Ezra Furman - Transangelic Exodus (Cover Artwork)
Staff Pick

Ezra Furman

Transangelic Exodus (2018)

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Ezra Furman's past two records are criminally under looked, off-kilter pop rock. But new album Transangelic Exodus is unlikely to be confused with anything else in your music library. His songs are narrative in the vein of a singer songwriter, but delivered like he’s about to lose everything. His band the Visions (formerly known as the Boy-Friends) are happy to follow him off the beaten path. (Check out drummer/percussionist Sam Durkes on "Compulsive Liar" and "The Great Unknown.") There’s very little here that constitutes a traditional rock sound.

Transangelic Exodus is Ezra Furman’s On the Road or Thelma & Louise. He describes the album as “a queer outlaw story,” or to go even further, “I’m in love with an angel, and a government is after us, and we have to leave home because angels are illegal, as is harboring angels.” Nothing shows that better than “Driving Down to L.A.,” which could soundtrack any runaway story since the 80s. It’s almost western sounding but delivered with his unrivaled passion. The same goes for “Come Here Get Away From Me.” However, it’s closer “I Lost My Innocence” that delivers the sweetest punch—the coming out origin story of the journey.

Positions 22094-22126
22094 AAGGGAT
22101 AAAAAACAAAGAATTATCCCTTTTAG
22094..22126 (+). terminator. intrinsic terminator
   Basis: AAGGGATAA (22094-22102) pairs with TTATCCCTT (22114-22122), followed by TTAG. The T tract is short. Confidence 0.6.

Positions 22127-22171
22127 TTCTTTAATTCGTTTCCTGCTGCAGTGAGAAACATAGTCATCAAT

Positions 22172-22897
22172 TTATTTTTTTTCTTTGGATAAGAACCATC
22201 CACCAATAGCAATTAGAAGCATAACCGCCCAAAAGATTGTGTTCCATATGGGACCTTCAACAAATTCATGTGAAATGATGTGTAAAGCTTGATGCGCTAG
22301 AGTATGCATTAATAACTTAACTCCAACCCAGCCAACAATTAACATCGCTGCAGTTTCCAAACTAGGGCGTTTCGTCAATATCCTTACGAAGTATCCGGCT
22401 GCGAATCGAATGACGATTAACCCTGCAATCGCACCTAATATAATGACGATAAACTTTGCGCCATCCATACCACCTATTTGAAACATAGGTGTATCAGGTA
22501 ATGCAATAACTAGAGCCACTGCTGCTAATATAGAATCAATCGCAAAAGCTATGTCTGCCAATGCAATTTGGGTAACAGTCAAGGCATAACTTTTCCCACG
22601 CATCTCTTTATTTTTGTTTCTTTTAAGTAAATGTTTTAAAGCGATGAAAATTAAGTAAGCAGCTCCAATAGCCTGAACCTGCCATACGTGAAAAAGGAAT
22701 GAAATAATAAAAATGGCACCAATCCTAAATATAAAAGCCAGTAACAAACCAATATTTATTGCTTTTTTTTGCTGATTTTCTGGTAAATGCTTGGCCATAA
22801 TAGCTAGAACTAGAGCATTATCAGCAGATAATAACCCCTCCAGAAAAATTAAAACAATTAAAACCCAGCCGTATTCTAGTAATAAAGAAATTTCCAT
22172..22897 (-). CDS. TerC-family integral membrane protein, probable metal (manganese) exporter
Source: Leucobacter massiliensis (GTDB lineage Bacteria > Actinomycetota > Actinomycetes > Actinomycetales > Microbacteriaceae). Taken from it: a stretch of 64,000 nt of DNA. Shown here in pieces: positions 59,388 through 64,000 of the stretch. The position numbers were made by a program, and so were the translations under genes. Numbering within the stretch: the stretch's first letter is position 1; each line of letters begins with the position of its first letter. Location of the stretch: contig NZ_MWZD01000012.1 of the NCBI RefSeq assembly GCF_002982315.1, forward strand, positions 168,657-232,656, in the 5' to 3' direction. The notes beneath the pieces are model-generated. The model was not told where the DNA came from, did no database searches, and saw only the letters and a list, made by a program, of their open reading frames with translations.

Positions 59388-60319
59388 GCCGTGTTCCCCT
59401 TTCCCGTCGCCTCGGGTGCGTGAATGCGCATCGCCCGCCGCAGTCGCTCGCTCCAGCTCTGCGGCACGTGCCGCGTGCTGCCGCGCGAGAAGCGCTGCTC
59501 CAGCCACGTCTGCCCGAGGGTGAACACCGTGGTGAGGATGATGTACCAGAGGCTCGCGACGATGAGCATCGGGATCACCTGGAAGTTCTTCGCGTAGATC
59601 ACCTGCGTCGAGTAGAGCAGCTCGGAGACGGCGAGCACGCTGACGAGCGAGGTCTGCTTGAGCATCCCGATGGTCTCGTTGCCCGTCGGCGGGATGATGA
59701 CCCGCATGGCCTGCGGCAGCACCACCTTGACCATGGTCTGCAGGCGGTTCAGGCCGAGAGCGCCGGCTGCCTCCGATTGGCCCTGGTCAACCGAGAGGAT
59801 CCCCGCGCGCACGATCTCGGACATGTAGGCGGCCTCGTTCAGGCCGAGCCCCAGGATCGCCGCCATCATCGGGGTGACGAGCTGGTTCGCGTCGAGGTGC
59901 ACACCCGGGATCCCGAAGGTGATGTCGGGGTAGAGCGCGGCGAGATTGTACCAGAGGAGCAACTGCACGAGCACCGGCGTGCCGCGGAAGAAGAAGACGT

Even without buying into the otherworldly elements, Transangelic Exodus is a rare example of a concept album that hits on so many personal levels, including Furman’s Judaism and sexuality. On “Maraschino-Red Dress $8.99 at Goodwill,” Furman cries, “I don’t think I’ll be showing up at synagogue at quarter part seven” and on “Come Here,” “I believe in God but I don’t believe we’re getting out of this one.” There is an internal struggle in Furman and it’s fascinating to hear. Transangelic Exodus is easily his most ambitious album but, for him, feels like a natural progression, seeing him find new ways to open up.